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Who Far Does Philip Larkin's "Afternoons" Force The Reader To Reflect Upon An A Side Of Life To Which You Had Never Thought About.

1136 words - 5 pages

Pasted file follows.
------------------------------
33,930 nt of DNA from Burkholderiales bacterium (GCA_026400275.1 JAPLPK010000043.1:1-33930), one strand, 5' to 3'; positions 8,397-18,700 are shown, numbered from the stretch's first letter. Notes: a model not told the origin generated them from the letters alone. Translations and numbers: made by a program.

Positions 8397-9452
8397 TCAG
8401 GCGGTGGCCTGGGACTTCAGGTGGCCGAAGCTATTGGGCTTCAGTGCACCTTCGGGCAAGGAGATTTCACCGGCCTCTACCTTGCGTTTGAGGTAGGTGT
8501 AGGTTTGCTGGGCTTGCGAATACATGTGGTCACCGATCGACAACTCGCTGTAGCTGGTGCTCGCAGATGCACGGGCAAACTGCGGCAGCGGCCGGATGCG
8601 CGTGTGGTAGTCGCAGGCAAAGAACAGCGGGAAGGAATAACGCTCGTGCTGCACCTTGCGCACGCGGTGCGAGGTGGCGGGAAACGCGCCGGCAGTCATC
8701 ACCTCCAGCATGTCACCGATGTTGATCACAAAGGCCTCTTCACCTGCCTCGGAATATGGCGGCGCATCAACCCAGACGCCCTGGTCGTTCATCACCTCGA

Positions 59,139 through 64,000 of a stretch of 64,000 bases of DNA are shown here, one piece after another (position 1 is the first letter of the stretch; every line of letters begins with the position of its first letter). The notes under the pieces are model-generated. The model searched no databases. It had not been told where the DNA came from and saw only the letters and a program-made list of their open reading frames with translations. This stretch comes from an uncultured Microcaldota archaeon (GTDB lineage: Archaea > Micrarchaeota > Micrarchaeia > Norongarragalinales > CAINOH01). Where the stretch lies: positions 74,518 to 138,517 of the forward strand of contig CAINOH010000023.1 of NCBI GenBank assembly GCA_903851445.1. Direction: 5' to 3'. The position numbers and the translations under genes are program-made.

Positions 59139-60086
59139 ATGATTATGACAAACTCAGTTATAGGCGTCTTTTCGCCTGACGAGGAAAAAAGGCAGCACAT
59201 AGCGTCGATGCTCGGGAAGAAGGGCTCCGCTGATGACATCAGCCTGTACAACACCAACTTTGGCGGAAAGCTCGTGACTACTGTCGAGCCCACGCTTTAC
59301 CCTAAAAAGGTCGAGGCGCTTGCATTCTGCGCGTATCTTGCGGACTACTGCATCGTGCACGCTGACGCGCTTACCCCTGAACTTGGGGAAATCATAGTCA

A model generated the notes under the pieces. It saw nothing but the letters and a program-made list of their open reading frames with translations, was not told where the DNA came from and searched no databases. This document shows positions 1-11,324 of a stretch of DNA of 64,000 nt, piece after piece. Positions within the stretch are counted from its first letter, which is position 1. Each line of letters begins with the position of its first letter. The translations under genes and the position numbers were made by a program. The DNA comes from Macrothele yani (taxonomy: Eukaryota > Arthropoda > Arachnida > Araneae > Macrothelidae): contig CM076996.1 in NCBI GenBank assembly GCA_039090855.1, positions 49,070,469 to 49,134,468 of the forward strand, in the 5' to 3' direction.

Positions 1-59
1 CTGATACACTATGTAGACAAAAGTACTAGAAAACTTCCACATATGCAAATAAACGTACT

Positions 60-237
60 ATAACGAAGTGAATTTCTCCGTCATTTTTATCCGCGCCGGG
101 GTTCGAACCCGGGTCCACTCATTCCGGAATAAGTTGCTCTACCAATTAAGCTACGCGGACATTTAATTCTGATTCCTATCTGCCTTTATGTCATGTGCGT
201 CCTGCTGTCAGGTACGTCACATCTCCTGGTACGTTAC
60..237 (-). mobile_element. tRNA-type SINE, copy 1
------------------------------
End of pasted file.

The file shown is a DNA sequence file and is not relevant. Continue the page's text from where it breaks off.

"Afternoons" is a melancholy poem, about the inevitability of change and the passing of youth. The poem, written by Philip Larkin, forces the reader to reflect upon the lifestyle of a young woman with a husband and family. Previously, I thought this would be a very fulfilling lifestyle; however, Larkin has changed my opinion on this matter. Although Larkin's thoughts on this life are completely biased, Larkin does make a valid point, which is that these young women lead a quite monotonous lifestyle.Larkin puts across many themes throughout the whole poem. He effectively conveys the demands that children can have upon a parent's life, in particular, the mother. However, he also reflects upon the changes that occur in people's life as a result of having children. Philip Larkin has efficiently brought to our attention the lack of freedom which has been brought about by adopting a new role. This is his main theme throughout the poem. He discusses this loss of freedom in great detail through his skilled techniques as a writer, including his powerful use of imagery and word choice. In the opening verse, Larkin presents the idea of the dull, repetitive and empty life of a typical housewife when this poem was written between the nineteen fifties and the nineteen sixties. By setting such a scene so quickly, Larkin forced the reader to contemplate the truth of this opinion. Through word choice, Larkin presented this idea to the reader, when he says:"In the hollows of afternoons"The word "hollows" meaning empty and creates the impression that the mothers' lives are empty also. Larkin believes that the life of a woman who marries and has a child will become empty, will lack fulfilment and will be unhappy. When Larkin wrote this I was shocked that he could have such a one sided opinion. Having a family does mean that you have to become less selfish. However, I do not believe that Larkin is correct when he implies that they have no contentment. Nevertheless Larkin did bring to my attention upon reading this that family life is not perfect. There are lots of sacrifices that have to be made in having a family that I did not realise before reading this poem. However, Larkin also suggests to us that the mothers are trapped in motherhood; he contrasts this with the freedom of the children. When he emphasises the children's freedom he says:"Setting free their children."Contrasting with:"Trees borderingThe new recreation ground."Which shows that the mothers are enclosed in this space; this daily routine is closing in on their lives and trapping them. However, in contrast to this image, we hear of the children being set free; they have no responsibilities. They are able to have a lot of fun and liberty, whereas the mothers are left to hold the bags and watch over the children. This emphasises the point that their freedom, since having children, has diminished. Reading the poem made me reflect on early childhood, where I realised what Larkin was saying was true...

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